The women’s Comrades-race might just on Sunday play out to be like the fabled race between the hare and the tortoise in which it is not the fastest runner winning but the cleverest.
At 42 years of age Charné Bosman (Nedbank Running Club), Tuks/HPC based athlete is nearing the stage where she is getting to be the “dame” of competitive Comrades racing but that does not mean she will be running to make up some numbers on the road.
Judging by her results so far it would seem as if with age comes running wisdom. Bosman has an outstanding year in which she seemingly can do nothing wrong. She has won the Johnson Crane, Bestmed/Tuks and Deloitte Marathons; was also victorious in the Sunrise Monster 32km, followed by victories in the Bobbies 21km as well the Om die Dam 21km. A definite highlight was winning the Loskop Ultra-race.
Bosman ascribes her success to being able to stick to the plan she has decided on beforehand no matter to what happens on the road.
“Experience made me realise to focus only on what I can control. That is running my race. My rivals must do what they want to do. All that matters to me are when I cross the finish line that I should know that I have given it my all. If I can honestly admit to having done so, I will be satisfied no matter what the outcome is,” said the Tuks/HPC based athlete.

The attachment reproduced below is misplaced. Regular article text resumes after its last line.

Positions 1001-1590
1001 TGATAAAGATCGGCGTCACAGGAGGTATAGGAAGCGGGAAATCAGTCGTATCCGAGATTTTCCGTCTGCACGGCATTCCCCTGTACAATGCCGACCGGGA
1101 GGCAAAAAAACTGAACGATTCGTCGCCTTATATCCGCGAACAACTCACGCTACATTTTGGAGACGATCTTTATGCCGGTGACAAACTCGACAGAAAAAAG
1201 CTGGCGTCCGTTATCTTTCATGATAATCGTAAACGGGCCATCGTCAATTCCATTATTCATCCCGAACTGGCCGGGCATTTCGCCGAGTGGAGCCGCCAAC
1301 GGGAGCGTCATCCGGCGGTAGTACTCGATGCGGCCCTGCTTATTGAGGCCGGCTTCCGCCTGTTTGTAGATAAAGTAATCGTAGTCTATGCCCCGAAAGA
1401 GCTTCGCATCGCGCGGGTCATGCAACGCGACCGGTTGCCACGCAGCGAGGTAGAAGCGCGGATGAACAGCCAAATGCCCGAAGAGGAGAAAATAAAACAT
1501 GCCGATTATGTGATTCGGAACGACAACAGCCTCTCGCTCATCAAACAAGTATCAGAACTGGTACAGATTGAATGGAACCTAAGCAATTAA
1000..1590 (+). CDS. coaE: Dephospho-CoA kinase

In all probability, some of the women’s favourites will try and make a race of it quite early on during Sunday’s Comrades (Pietermaritzburg to Durban). Don’t expect Bosman to give chase as she fully realises that she could be committing “running suicide”.
For her, it will be all about the plan. In 2016 when she won, she was like “slow poison” on the road. Caroline Wöstmann started out at a record-breaking pace, but Bosman did not allow herself to get fazed. She continued running at a comfortable speed. Slowly but surely she closed the gap on Wöstmann to take the victory.
Last year Bosman finished third by again just sticking to what works for her. The same happened in 2015 when she was second.
There had been countless discussions on which the more difficult race is; the up-run (Durban to Pietermaritzburg) or the down-run (Pietermaritzburg to Durban). As far as Bosman is concerned, there is not a big difference.
“Competing in the Comrades means you are running 90km. At some stage, the biggest battle is going to be between mind and body as it is not fun running anymore. The challenge is not to let the suffering get to you.”
No matter what happens on Sunday Bosman is confident of being competitive in the Comrades for at least another two years.
“Running has become a way of life for me. When I run, I am truly free. On the road is where I find solutions to personal problems and get new perspectives. Running also energises me. It is hard to imagine a life in which I won’t be running," said the Tuks/HPC based athlete.